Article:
However, I’m still glad we did it, it was an experience and also because waking up Tuesday morning was kind of like waking up with your face hanging over a cold, damp, fire pit.

Today it’s a pale gray sky with holes where the sun is poking through.

Life is good and the clouds are moving.

Talk About a Bird’s Eye View

orange chair    blue chair    Our favorite relaxing spot is behind our mobile, on a little stone patio  where our view is a trio of 4’x8’raised garden beds (fruits, herbs, and veggies). Behind the row of garden beds rises a small hillside of grass. Halfway up the hillside, runs an overhead powerline.

Sounds ugly right?

But it’s not.

The garden beds are painted a lovely shade of soft quiet green. Nasturtiums and sweet peas climb wire frames backing two of the beds. Buttercups scatter over the grass. There are flowering shrubs above us and on all sides (thank you neighbors)and there are plenty of towering firs and cedars here, there and everywhere.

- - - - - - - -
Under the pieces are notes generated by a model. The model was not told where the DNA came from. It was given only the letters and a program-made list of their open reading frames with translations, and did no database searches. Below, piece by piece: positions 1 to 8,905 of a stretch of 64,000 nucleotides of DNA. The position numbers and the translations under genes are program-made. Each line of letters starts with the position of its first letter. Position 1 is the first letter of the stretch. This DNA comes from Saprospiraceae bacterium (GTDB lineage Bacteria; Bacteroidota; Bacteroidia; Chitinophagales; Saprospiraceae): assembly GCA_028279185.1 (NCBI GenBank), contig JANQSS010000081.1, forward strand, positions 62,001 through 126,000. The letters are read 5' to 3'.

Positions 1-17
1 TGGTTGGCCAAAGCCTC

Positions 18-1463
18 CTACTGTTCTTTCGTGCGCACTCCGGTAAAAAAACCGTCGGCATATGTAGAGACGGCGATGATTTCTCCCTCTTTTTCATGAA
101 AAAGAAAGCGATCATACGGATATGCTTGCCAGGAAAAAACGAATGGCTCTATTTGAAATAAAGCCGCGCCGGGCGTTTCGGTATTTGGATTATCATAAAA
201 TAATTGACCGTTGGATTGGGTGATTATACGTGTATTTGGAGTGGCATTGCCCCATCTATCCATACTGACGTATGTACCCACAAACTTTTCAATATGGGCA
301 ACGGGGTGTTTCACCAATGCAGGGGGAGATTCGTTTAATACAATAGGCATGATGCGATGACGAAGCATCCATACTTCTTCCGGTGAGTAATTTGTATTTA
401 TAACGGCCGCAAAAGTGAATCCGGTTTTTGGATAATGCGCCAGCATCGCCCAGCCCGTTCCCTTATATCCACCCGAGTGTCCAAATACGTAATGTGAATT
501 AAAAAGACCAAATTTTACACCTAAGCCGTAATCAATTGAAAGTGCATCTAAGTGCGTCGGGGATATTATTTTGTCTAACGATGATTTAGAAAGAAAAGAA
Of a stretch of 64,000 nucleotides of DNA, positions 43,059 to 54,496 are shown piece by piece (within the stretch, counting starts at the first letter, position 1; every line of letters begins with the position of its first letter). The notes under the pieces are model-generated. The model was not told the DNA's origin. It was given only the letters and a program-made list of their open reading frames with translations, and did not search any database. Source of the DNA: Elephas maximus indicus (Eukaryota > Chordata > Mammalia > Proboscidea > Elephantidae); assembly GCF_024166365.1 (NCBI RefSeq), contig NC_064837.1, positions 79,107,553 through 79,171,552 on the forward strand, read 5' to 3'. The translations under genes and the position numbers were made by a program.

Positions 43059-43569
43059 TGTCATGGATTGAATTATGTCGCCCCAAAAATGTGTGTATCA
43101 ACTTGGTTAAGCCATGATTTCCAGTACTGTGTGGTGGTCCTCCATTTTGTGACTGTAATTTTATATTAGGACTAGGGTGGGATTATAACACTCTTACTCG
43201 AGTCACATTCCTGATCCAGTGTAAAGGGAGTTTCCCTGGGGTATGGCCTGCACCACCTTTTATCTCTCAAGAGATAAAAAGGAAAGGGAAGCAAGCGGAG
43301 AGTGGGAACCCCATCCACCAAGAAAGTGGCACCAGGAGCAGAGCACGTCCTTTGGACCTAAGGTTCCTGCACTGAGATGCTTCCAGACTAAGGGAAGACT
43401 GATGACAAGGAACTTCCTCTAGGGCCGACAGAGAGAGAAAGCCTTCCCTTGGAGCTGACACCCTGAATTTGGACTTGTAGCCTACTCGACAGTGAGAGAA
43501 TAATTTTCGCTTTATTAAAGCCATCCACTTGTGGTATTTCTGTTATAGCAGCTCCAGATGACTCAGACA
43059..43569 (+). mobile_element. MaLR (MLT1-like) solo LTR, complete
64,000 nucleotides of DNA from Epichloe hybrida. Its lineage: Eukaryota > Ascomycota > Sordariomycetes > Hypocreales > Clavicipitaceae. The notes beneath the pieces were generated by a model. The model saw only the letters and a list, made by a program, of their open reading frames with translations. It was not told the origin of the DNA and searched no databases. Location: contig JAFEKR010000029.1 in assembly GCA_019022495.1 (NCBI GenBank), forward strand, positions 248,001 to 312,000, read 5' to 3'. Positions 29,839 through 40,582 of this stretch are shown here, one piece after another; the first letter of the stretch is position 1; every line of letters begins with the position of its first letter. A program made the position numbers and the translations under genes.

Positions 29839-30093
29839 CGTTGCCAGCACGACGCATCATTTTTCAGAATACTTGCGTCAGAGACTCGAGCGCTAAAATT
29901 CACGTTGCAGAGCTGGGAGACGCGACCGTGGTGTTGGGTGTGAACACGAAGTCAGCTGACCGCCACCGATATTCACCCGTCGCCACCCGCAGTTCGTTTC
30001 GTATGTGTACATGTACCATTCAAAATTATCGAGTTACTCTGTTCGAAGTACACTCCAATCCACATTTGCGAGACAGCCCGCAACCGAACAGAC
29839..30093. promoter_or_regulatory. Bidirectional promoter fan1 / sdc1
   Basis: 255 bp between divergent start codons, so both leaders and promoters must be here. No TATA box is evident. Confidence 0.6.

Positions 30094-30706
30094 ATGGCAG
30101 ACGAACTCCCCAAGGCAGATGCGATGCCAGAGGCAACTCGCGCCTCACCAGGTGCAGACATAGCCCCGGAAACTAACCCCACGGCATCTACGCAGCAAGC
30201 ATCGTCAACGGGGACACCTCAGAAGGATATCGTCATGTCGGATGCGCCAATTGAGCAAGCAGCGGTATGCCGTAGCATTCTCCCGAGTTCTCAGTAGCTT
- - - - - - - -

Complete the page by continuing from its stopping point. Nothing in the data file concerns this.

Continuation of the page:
Bees and hummingbirds love the flowering plants. Robins and mosquitoes love the dewy grass and the swallows love the mosquitoes. Quite often, while sitting on the back patio, we’ve felt the breeze of wings as they zip just overhead looping and swooping for the little blood-sucking buzzers.

Doves, purple finches, sparrows, rufus towhees, cow birds, red-wing black birds all take turns sitting on the power lines and checking things out. Owls, resting unseen in nearby towering cedars and firs, hoot to each other.